Rear wheel might be next. Stalling on final frame cleaning. Want better painting weather before exposing bare steel. Case of rattle-can etching primer on order.
Beautiful day today, and I really should have been riding. Instead, after doing a few hour's work on the daughter's house, spent about six hours scrubbing the frame and components. I think that I finally have it to the point that it can be sanded, wire brushed etc, and then wiped with acetone before priming.
All the bits (well, there is always something hiding) except the main frame loop and rear sub frame have been stripped, primed, and painted. Waiting for the next awesome weather window (right now we have ~4" snow) for doing the remainder.
Speedo drive (a used ebay Smiths) came in today plus an Indian head lock. Those fitted up and the rear wheel looks correct when I slide it on the swing arm. Mine has the top hat spacers that go through the swing arm slot to adapt newer and older. Don't understand that, but for this mid-'72 machine it appears to be made from left-over parts anyway. No snap-off set screw, but I'll just use a regular one. Also parts for the handlebar mounting came in and I knocked the old external steel shells out of the top tree and installed the new ones. Still looking for a nice wide set of Euro bars for it. Might wait for the Barber swap meet.
Frame is starting to go back together. Fighting every step of the way, too. Finally got the front end on yesterday and today swapped front wheel bearings and mounted it. Left switches from a '79 GoldWing. Indian clocks in old rubber cups. Waiting for shock bushings to mount them and the rear wheel. Then, I guess it will be a roller.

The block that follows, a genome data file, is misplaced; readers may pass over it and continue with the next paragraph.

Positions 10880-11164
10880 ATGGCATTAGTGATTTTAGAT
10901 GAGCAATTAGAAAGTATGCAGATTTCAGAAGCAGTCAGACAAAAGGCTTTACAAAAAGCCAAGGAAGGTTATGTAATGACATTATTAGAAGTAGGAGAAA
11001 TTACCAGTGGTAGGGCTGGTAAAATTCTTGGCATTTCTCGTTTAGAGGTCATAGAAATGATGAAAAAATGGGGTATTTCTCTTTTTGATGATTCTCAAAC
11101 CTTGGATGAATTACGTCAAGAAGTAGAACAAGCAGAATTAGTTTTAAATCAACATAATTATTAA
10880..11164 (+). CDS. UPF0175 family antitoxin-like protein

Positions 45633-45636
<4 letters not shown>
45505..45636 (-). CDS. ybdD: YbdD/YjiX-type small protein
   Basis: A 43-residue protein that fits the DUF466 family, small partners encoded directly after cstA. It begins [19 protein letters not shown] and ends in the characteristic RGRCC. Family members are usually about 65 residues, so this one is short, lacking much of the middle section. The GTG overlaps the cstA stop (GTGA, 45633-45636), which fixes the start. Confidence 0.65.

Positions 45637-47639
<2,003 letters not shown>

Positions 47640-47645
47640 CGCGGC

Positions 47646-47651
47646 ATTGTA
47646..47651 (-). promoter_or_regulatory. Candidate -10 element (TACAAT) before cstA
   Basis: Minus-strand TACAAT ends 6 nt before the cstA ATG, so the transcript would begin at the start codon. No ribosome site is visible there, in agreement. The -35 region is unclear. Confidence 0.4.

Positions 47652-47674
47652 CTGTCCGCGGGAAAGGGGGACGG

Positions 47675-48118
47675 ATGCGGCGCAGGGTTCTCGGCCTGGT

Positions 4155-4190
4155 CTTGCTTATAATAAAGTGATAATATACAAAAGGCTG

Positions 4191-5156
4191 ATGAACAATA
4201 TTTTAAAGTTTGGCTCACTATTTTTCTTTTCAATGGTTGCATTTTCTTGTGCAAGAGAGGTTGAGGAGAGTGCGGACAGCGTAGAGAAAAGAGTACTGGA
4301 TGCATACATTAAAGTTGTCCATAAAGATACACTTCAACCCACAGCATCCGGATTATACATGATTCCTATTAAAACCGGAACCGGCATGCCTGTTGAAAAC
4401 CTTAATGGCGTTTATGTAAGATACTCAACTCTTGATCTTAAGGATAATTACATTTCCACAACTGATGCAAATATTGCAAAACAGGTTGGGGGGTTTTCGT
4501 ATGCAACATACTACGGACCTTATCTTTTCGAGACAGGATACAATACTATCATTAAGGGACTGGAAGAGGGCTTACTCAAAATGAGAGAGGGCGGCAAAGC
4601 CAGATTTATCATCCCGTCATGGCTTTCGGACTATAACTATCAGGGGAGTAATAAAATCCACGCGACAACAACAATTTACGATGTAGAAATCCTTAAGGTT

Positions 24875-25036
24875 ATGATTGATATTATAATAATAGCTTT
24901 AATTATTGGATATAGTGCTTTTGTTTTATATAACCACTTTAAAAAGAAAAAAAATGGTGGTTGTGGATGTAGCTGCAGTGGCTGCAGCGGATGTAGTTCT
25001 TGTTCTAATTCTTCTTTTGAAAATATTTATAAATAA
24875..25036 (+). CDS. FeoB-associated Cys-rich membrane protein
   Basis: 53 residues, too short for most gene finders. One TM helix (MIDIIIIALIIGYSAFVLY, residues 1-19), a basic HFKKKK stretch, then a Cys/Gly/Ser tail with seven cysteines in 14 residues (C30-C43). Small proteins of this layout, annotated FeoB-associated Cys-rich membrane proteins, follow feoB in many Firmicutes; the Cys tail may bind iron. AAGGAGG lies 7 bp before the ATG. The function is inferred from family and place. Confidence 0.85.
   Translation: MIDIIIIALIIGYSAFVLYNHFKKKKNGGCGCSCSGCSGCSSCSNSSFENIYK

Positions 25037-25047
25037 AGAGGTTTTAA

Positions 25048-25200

Front wheel on.jpg
Showed the RD400c at a local church show amid blowing snow, sleet, rain, and bright sunshine. Happily temperatures remained above freezing so there was no accumulation on the streets. I would hate to have those high-dollar, high horsepower, wide-tired cars on snow! Happily, the storms passed and sun came out for the final hour of the show.

Shock absorber bushings arrived and were quickly pressed in with the aid of a dab of silicone grease. Installed the shocks and side stand. So,she is now a roller. Next to determine the pieces necessary to go back on before mounting the engine. I plan to lay both engine and frame on their side on carpet scraps, bolt them together, then pick up the assembly.
Got a wild hair this morning and wrestled the engine back into the frame. I only outweigh the engine by 8 pounds, but finally outlasted it!